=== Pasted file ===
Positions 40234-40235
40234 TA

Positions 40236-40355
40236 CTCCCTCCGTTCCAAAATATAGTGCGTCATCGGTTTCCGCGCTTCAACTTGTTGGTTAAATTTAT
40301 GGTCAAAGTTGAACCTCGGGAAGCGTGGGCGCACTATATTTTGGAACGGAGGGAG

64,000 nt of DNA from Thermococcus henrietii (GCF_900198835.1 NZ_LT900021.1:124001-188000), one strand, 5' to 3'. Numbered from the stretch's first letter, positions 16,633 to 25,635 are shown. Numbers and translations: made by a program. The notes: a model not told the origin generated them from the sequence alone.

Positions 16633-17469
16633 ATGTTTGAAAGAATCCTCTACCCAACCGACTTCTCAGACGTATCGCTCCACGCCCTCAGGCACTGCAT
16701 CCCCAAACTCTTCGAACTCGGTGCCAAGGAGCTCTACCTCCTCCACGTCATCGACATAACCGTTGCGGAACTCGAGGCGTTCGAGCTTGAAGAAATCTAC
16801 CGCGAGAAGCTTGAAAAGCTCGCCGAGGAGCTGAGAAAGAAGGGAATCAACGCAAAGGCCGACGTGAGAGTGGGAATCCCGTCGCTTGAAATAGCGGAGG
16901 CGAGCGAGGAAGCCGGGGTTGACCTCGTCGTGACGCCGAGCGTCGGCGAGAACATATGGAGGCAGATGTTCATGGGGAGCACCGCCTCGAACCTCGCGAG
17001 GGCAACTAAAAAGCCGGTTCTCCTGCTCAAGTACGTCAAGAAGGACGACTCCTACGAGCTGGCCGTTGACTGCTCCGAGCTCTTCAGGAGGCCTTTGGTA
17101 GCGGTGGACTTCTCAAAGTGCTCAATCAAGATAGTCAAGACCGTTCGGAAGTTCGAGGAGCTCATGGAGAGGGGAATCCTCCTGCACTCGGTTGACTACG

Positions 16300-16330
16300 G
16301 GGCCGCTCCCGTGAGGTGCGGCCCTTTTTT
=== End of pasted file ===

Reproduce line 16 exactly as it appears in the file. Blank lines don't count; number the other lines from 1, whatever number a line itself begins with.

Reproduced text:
16301 GGCCGCTCCCGTGAGGTGCGGCCCTTTTTT